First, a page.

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mwickize

Rejection based on possible dual relationship, not application itself

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I applied to a program in which my current therapist is a faculty member. This person is not in charge of my grades, but supervises a practicum site. In my feedback, I was told that I had a great application, but was rejected due to some faculty that found this dual relationship unethical. While I completely understand that this could be cause for concern- I am also pretty frustrated that the decision was not based on merit. The faculty member went to the board of ethics when I mentioned I was applying- who said as long as that person did not feel it would be an issue, it would be fine. My therapist made it clear that if I were accepted, the therapeutic relationship would end and that we would have no issues. This is the only school in my state accredited for what I want to accomplish. Is this a situation where an appeal could be acceptable? Or do I really just have to accept that when I happened to choose a therapist, I picked one of two in my town that would make it impossible for me to attend this program. 

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Not sure what you're studying, but honestly the code of ethics for ACA and APA both state that you can't have friendly relations with a client even after the therapeutic relationship is over. One could say that being a member of your program's faculty counts as a relationship that extends the bounds of ethical practice. I can understand their stance and your frustration as well. You mentioned that she supervises a practicum site - would you for sure be attending this practicum site? If you will literally have zero exposure to this therapist during the course of your study (e.g. she's not teaching your classes and you're not going to her practicum) then I don't see why you can't appeal.

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I think their position is totally reasonable. It would be very strange supervising someone who you previously provided therapy to. It would be difficult maintaining a professional relationship with that person, whether or not it's technically against the code of ethics. Mayne you were unaware that this therapist worked at the school you were applying to or you had chosen this field after having her services, but if it were possible perhaps you should have taken that into consideration before selecting her as your therapist. Lastly you say this is the only certified program that teaches what you want to study. You didn't mention the focus of study, but I doubt that a certified program is the only program of certification of that kind in the country.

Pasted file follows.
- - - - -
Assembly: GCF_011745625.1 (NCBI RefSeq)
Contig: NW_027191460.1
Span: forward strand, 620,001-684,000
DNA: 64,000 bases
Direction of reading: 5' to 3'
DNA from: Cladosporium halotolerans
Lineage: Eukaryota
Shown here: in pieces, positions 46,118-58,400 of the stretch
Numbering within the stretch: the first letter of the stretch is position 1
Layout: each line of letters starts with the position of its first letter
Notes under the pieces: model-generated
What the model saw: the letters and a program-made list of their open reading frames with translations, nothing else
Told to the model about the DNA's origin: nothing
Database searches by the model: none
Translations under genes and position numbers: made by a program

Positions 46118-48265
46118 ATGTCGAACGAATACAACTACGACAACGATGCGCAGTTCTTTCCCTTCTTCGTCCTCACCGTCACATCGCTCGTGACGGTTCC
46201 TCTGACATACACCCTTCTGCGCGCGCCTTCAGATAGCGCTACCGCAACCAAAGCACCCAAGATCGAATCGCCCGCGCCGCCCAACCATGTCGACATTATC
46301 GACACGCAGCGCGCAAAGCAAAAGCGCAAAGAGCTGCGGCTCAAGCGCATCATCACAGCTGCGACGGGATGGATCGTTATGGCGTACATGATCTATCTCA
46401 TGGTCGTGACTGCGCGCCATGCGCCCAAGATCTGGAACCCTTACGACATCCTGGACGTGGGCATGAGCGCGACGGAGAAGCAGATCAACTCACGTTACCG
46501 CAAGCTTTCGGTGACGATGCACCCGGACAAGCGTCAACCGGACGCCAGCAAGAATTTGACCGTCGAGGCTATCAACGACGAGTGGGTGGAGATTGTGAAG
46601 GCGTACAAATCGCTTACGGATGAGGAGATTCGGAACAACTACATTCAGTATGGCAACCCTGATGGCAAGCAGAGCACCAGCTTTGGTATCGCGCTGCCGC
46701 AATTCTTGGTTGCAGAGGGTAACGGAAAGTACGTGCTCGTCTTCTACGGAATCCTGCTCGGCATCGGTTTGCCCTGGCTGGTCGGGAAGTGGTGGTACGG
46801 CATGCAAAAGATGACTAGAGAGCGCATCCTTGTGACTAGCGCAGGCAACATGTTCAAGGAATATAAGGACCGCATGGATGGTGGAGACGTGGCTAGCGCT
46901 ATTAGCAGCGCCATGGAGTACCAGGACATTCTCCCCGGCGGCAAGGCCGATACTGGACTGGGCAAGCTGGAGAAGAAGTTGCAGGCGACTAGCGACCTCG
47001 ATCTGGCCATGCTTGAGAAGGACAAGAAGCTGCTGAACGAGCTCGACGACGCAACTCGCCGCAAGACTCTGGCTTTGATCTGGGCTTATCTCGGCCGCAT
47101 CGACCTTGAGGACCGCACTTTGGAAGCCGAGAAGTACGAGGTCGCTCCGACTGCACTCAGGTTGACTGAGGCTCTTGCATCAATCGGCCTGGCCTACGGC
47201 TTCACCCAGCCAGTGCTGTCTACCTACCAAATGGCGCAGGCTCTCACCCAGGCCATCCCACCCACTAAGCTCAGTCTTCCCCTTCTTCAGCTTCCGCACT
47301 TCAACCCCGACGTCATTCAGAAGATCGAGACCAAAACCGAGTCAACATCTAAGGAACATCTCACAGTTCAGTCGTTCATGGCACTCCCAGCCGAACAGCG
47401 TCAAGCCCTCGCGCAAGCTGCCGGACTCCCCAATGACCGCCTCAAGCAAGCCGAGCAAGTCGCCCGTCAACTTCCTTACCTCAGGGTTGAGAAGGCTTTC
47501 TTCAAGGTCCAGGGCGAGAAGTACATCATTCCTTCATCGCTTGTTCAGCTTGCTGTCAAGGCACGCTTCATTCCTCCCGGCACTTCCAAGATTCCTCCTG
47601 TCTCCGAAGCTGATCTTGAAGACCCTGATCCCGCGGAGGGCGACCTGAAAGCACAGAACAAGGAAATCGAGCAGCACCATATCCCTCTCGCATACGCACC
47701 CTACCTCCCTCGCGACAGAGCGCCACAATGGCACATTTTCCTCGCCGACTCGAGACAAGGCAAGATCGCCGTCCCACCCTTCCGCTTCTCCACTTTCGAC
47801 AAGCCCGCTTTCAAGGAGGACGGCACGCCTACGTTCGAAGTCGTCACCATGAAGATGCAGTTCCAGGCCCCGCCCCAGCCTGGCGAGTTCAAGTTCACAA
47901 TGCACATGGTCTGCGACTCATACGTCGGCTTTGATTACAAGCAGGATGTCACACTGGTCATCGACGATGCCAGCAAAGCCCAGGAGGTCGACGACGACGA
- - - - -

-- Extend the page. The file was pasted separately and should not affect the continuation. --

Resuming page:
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It may not be an issue for you and your therapist, but the other people in your work environment (in this case, the department faculty and staff) have a say in this. Although codes of ethics don't have hard and fast rules for EVERYTHING, you and your therapist's interpretation aren't the only ones that matter in this situation. This could be uncomfortable for others around you, too, even though they aren't directly involved (same goes for legal guidelines for harassment--something may not feel like harassment for the people involved, but can still be classified as such if others feel uncomfortable or unsafe).

Edited by artsy16

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I appreciate your responses. I do understand the cause for concern, and maybe I did not make that clear in my first statement. I don't mean to make it sound as though I am being unfairly punished or anything, just expressing my frustration at the situation and asking for honest opinions on whether or not this could be appealed. I chose my therapist based on her specialization because of a traumatic experience I went through- and my therapist is one of a few in my area that I felt would truly be able to support me in that.  This program is the only one in my state that is accredited for Marriage and Family Therapy. My other options for this include an online program or moving out of state, which is just not an option for me at this time. Again, I appreciate the responses. It does look as though my only option is to accept that unknowingly, a decision I made affected my chances at being accepted into the program. Bummer. 

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I can understand why they would be concerned. It is a very very frustrating situation for you though, especially if you didn't know he worked there!

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